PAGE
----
“I have seen and heard a lot over the past two weeks. I met with many people barely surviving on Skid Row in Los Angeles, I witnessed a San Francisco police officer telling a group of homeless people to move on but having no answer when asked where they could move to, I heard how thousands of poor people get minor infraction notices which seem to be intentionally designed to quickly explode into unpayable debt, incarceration, and the replenishment of municipal coffers, I saw sewage filled yards in states where governments don’t consider sanitation facilities to be their responsibility, I saw people who had lost all of their teeth because adult dental care is not covered by the vast majority of programs available to the very poor, I heard about soaring death rates and family and community destruction wrought by prescription and other drug addiction, and I met with people in the South of Puerto Rico living next to a mountain of completely unprotected coal ash which rains down upon them bringing illness, disability and death.”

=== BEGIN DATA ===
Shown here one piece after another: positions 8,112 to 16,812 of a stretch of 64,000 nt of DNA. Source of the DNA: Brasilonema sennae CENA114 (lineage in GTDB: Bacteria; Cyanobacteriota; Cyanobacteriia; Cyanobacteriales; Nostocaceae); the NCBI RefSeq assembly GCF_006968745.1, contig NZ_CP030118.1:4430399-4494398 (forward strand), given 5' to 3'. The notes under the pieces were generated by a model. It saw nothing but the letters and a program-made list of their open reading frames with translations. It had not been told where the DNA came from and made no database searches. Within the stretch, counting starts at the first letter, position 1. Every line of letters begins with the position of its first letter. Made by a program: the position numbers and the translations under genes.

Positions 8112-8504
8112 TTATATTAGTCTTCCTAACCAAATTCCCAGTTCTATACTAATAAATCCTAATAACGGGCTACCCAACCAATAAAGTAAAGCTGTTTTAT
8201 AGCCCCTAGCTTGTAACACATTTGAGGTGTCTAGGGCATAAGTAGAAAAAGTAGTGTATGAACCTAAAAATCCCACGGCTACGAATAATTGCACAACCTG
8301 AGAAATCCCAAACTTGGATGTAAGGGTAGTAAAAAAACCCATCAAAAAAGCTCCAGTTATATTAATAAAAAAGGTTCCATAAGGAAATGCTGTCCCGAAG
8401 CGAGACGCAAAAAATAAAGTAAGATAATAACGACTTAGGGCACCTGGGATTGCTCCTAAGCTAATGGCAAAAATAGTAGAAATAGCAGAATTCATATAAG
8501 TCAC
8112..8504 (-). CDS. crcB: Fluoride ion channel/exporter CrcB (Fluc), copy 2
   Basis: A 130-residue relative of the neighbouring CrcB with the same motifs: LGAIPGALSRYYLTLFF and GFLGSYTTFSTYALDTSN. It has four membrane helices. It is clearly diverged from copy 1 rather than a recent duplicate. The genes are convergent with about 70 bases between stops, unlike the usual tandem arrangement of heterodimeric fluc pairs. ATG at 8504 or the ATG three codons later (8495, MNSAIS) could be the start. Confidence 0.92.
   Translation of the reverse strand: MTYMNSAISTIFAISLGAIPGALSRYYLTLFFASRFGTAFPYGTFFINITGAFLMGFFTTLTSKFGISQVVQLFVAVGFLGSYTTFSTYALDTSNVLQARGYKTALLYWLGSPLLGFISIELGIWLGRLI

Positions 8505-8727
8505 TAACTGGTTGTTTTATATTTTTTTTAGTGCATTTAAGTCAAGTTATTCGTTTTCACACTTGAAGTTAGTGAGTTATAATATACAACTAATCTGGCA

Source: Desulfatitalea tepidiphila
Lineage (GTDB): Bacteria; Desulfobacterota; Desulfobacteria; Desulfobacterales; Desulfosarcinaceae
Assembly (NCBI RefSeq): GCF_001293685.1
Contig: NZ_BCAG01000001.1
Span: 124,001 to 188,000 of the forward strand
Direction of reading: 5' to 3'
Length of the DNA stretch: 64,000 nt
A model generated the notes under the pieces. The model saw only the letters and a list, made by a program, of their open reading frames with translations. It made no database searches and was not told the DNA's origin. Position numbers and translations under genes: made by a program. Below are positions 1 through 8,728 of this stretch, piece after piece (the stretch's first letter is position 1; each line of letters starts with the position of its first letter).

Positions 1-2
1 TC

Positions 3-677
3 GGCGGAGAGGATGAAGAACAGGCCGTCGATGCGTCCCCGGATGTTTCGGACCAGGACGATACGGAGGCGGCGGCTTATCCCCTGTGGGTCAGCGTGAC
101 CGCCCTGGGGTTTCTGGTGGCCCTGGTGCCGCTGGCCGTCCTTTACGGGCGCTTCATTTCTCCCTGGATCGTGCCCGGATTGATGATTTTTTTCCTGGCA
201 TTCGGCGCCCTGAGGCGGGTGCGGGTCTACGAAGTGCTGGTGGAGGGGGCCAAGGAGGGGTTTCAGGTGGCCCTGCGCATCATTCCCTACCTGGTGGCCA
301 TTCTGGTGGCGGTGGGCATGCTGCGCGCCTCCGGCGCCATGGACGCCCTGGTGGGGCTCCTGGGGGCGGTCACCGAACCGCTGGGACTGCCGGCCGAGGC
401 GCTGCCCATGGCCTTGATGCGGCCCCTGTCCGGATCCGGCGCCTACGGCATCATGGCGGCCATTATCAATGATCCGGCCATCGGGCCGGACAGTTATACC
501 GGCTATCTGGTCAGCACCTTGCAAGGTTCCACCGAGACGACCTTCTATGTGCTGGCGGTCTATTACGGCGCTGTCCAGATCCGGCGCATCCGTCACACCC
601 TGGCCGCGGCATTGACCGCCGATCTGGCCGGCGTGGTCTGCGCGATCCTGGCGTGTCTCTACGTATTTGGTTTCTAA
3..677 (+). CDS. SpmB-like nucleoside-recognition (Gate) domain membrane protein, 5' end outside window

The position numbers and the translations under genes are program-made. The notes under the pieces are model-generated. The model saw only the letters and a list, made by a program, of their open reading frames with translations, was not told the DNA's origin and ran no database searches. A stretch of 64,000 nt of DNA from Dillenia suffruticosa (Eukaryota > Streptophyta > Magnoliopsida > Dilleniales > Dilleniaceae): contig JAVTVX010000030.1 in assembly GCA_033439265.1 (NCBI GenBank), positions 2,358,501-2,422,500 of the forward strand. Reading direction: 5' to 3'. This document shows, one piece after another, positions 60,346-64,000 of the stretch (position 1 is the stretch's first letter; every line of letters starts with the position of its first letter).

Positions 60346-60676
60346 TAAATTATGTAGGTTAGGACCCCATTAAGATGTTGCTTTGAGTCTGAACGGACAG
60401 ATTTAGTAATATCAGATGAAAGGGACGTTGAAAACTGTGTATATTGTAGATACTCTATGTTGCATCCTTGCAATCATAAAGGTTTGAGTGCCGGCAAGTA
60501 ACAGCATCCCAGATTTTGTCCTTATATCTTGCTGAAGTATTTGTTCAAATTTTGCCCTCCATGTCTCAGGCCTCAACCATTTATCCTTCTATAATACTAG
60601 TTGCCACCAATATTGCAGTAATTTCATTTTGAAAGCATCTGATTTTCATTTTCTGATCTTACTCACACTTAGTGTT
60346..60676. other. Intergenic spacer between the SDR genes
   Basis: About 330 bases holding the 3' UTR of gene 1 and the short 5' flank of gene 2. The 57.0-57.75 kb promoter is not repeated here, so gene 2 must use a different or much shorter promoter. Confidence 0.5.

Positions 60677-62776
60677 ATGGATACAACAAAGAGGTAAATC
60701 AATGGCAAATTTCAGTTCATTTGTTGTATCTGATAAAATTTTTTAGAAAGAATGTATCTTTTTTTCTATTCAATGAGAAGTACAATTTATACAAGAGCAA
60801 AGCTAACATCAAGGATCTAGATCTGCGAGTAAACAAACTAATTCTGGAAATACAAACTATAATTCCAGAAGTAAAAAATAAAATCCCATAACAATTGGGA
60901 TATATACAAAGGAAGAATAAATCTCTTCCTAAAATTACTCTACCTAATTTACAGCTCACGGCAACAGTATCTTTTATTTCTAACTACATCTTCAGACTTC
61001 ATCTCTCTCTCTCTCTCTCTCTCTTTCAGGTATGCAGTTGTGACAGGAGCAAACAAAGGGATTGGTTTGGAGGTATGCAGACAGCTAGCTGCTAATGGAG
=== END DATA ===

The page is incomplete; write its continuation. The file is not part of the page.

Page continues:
Mr. Alston goes on to recount numerous shortcomings relating to civil and political rights. These include issues concerning children living in poverty, the treatment of indigenous people, healthcare, racism, and disability, among many others. His conclusion is stark: U.S. policymaking and the political process that drives it “falls far short”.
In June of this year, Mr. Alston made an oral statement before the Human Rights Council in Geneva, largely responding to Ambassador Nikki Haley’s strong criticism of his 2017 statement. His words were firm: